A Danish lighting company is accusing China of using needlessly strict safety regulations to delay the approval of foreign products in the Chinese market.
Chinese policies require that foreign factories producing goods for China meet strict safety regulations. Foreign products must also be sent to China for testing in laboratories before they are approved for sale.
But Louis Poulsen Lighting's CEO, Søren Schøllhammer, is accusing China of implementing excessively strict safety regulations to protect its domestic producers.
“In my point of view, they are using it as a trade barrier,” Schøllhammer told Berlingske newspaper. “My theory is that they copied the American standards, which they then made even more strict in order to make it even harder to fulfil.”
Schøllhammer outlined a number of ways in which Louis Poulsen’s products, which include the classic PH Lamp, have been delayed from entering the Chinese market.
Firstly, the Chinese factory auditors were six months late arriving in Denmark, and before they arrived, the company was made aware that the auditors would be expecting a gift.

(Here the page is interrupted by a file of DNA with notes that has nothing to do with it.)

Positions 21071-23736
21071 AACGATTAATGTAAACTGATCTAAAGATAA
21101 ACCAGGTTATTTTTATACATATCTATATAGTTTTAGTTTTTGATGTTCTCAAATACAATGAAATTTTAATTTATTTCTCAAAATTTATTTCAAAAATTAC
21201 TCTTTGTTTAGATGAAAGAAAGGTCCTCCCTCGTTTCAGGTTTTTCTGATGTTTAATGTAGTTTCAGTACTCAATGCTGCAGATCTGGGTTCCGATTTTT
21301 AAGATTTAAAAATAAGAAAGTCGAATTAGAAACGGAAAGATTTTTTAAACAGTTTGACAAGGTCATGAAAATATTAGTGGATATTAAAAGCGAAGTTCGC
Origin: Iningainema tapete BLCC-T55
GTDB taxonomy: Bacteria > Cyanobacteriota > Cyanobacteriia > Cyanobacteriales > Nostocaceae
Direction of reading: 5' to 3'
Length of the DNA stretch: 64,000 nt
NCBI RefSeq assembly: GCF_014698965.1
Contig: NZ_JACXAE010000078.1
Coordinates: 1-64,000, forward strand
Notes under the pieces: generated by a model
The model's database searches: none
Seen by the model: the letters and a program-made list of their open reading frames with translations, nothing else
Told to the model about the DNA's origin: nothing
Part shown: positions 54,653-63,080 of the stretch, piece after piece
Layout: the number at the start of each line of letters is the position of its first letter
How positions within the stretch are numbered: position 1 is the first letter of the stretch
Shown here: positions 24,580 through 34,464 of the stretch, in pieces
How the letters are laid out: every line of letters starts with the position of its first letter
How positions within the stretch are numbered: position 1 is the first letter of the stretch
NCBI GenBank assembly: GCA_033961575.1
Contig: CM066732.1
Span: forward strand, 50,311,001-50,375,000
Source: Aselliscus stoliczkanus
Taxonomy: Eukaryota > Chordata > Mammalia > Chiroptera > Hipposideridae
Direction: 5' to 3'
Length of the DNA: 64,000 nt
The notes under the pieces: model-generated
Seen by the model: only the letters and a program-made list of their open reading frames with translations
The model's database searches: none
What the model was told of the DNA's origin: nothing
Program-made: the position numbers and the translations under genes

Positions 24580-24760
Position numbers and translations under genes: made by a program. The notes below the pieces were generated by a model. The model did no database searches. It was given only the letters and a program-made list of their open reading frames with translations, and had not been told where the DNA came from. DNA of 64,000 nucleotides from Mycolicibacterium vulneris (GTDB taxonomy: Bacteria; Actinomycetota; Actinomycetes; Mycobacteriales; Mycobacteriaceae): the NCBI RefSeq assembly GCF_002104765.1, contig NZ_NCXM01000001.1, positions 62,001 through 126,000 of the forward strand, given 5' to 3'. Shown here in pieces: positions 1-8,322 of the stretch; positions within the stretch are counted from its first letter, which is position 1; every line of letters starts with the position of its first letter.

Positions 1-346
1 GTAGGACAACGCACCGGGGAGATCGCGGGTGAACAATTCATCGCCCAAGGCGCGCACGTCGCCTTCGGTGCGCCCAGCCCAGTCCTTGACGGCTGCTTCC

“We’re not talking about a pair of cufflinks,” Schøllhammer told Berlingske, adding that they chose not to give anything. “We did not want to risk a corruption case.”
The auditors then demanded to know very detailed information about the production of the products, such as whether the staff wore safety shoes, the last time the fork lift truck had been serviced and the educational levels of the staff.
The company is also waiting for paperwork confirming the approval of about 70 products they have sent to China for review.
In the meantime, they cannot send products for sale in China where, in Beijing, they have already established a showroom and sales office.
“They mercifully granted us permission to send products to our showroom but under the condition that we sent it back after six months,” Schøllhammer said. “It’s not easy to trade like this.”
According to business lobby group Dansk Industri, Louis Poulsen’s story is far from unique.
“There is a growing tendency for the Chinese to develop their own standards that deviate from Western standards,” DI’s China consultant, Nis Høyrup Christensen, told Berlingske. “It would be nice if the Chinese accepted the Western standards that were agreed upon long ago, but they chose a different direction. That is why there are trade barriers that Danish businesses are forced to navigate when they attempt to enter the Chinese market.”